I would say i3x is a service-based company. That means solutions and responses. It’s not just a solution-based company that comes in and dissects what your company could do better, then you’re on your own. Instead, we come in and communicate with entire countries, kingdoms, sovereign nations, tribal lands, whoever is interested in exploring what we could all enhance performance-wise, to make sure that we all make it as long as we’re supposed to keep the Earth is clean but supposed to be. Like I said, to simplify a very extensive matter. We are a service-based company that offers global solutions.
Pals Mushrooms is having to pivot in order to keep the business afloat. They had been farming for years, invested a couple hundred thousand, but ran into costly operational issues. Jeremiah McCoy, the farm manager, is working with the team to get the operation on track. They are stepping away from gourmet mushrooms and stepping into medicinal psilocybin mushrooms.
I’m a veteran, Army Ranger, and I love our country. But I’m not happy with what’s going on with my body right now because of the things that I was exposed to, that they finally figured out 20-something years later, I’m paying for.
Fortunately, Dena and Charlie of PNW Wild Mushrooms had a bit of time to share with me today. They usually work steady seven days a week to provide foraged fungi and plants across the United States. In fact, not only was I able to meet these incredible foraging fungi legends, but they also sent me home with a large sample bag of treasures from the Pacific Northwest forest.
I was already interested in another type of farming called aquaponics. And I went to a farmers’ market. There was a mushroom table at the farmers’ market. I had a bunch of questions about it because mushrooms are cool. And people are kind of drawn to them and interested in how to grow them, how to eat them. I had general questions for them, and they actually didn’t have any answers for me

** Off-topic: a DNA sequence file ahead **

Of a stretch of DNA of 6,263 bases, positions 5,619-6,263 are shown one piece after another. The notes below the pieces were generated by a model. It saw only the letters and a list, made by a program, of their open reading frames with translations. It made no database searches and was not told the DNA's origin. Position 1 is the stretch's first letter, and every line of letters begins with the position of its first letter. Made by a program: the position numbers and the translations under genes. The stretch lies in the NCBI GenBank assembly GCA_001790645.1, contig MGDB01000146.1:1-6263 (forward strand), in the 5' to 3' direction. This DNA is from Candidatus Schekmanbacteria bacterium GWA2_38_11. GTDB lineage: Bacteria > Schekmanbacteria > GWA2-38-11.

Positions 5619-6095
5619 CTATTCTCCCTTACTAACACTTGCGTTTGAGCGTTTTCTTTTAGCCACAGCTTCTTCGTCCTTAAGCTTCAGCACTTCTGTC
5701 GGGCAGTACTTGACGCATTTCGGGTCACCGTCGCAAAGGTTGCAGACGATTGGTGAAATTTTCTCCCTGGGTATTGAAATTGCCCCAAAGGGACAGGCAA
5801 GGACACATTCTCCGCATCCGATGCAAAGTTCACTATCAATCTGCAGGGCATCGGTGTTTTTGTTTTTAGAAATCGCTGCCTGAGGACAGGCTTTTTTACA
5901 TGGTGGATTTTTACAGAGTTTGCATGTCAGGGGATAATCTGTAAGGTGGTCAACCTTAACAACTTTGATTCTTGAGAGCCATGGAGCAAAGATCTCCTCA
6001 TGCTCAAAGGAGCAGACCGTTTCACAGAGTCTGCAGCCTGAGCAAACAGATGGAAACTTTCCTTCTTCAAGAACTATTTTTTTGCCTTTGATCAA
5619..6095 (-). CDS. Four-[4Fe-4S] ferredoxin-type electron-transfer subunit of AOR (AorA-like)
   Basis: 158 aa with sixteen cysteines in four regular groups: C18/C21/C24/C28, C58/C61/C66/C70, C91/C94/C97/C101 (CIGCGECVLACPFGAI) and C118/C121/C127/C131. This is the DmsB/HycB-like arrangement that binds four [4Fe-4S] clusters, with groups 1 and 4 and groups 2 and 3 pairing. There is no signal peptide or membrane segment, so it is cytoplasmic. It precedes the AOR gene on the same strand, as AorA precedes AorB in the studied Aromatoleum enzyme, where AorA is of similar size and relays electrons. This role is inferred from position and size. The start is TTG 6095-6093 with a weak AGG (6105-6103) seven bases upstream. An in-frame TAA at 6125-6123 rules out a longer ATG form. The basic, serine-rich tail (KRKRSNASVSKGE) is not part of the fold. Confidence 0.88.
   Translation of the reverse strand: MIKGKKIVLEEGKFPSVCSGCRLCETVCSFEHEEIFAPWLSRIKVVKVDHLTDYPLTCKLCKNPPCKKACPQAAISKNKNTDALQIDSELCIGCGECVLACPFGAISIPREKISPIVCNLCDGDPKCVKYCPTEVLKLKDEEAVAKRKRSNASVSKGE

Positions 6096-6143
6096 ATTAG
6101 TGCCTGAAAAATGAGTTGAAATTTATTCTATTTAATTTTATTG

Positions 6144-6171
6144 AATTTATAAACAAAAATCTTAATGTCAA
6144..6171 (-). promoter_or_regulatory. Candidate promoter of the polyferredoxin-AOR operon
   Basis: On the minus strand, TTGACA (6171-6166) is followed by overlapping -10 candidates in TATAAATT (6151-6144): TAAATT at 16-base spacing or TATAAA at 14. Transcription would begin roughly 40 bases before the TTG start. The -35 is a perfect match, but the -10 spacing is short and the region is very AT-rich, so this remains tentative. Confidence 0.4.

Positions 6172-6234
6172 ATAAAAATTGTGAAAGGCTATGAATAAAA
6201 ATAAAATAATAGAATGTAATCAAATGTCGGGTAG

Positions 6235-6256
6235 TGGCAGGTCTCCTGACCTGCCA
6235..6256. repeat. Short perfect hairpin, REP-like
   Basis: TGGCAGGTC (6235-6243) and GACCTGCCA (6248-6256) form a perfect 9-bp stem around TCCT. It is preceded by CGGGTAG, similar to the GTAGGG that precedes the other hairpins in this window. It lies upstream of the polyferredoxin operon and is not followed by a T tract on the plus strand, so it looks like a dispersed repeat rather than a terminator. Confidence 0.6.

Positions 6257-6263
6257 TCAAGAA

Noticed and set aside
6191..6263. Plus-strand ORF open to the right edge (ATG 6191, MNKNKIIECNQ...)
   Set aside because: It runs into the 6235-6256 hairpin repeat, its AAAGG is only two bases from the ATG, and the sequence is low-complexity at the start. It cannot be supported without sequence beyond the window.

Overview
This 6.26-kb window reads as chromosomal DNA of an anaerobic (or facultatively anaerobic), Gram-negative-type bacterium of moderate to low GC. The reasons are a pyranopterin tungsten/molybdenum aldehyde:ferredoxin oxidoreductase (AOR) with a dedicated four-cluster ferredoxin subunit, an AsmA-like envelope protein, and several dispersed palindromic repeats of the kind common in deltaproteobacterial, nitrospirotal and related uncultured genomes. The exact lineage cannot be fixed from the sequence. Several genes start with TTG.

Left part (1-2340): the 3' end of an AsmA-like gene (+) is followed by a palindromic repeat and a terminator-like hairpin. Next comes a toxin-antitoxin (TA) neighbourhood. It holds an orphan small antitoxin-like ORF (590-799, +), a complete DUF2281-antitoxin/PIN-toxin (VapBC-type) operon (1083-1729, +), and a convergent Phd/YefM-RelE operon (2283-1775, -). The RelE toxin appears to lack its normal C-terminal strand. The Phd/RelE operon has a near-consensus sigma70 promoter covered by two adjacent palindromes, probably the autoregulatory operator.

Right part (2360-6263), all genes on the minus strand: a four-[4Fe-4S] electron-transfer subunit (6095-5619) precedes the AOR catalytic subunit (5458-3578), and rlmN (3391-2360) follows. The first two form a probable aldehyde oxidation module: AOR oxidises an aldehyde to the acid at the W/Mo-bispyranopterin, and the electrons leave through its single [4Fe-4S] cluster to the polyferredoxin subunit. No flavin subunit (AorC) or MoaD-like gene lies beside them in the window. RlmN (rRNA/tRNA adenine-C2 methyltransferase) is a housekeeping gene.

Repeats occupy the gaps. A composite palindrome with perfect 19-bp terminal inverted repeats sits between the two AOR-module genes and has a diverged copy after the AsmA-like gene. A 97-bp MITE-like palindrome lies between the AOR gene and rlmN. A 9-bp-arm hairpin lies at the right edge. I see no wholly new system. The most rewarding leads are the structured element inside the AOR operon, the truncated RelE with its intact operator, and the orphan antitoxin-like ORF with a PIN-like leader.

Hello, we’re in a Greenleaf, ID population 800 (located 30 miles west of Boise). I’m here with Brody who is the owner of Ferg’s Fabulous Fungi. When did you start mushroom farming? “It all started six years ago with an eighth-grade science project.”
Welcome to the boiler room. This is one of the oldest wooden half-pipes, at least in these parts. It was built in 2004 by my former employer at the Walla Walla Roastery. And this is where the skaters of Walla Walla come to test their metal. I run it as a donation-based skate Co-Op, and the airport is good enough to let us use this space, which I also run my business out of. I’ve got a sterile culture laboratory here, and I produce liquid culture for mushroom cultivation, which I sell on the internet.
Washington State’s, Walla Walla’s top gourmet mushroom manufacturer, Chesed Farms, is a fantastic producer. Jonathan Garrett and Sundown Hazen run a clean, tight operation focused on blessing the community with lovingkindness and nutrition. Prior, Sundown worked with a non-profit to build a greenhouse for schools where kids learned to produce local food. The two gentlemen collaborated to take that concept and turn it into a commercial-level system.
Although I was already excited – Skokomish Ridge Mushrooms Growers Cooperative more than exceeded my expectations! Last week, on a gorgeous winter afternoon, I pulled into the Sanderson Field Airport Business Center to visit a mushroom farm. While the sun beamed, without a cloud in the sky, hip-hop beats boomed from inside Skokomish Ridge Mushrooms’ large warehouse. The owner, Rebecca Minna, greeted me with a big smile and invited me into a labyrinth of organic mushroom cultivation, taking me to an entirely new world.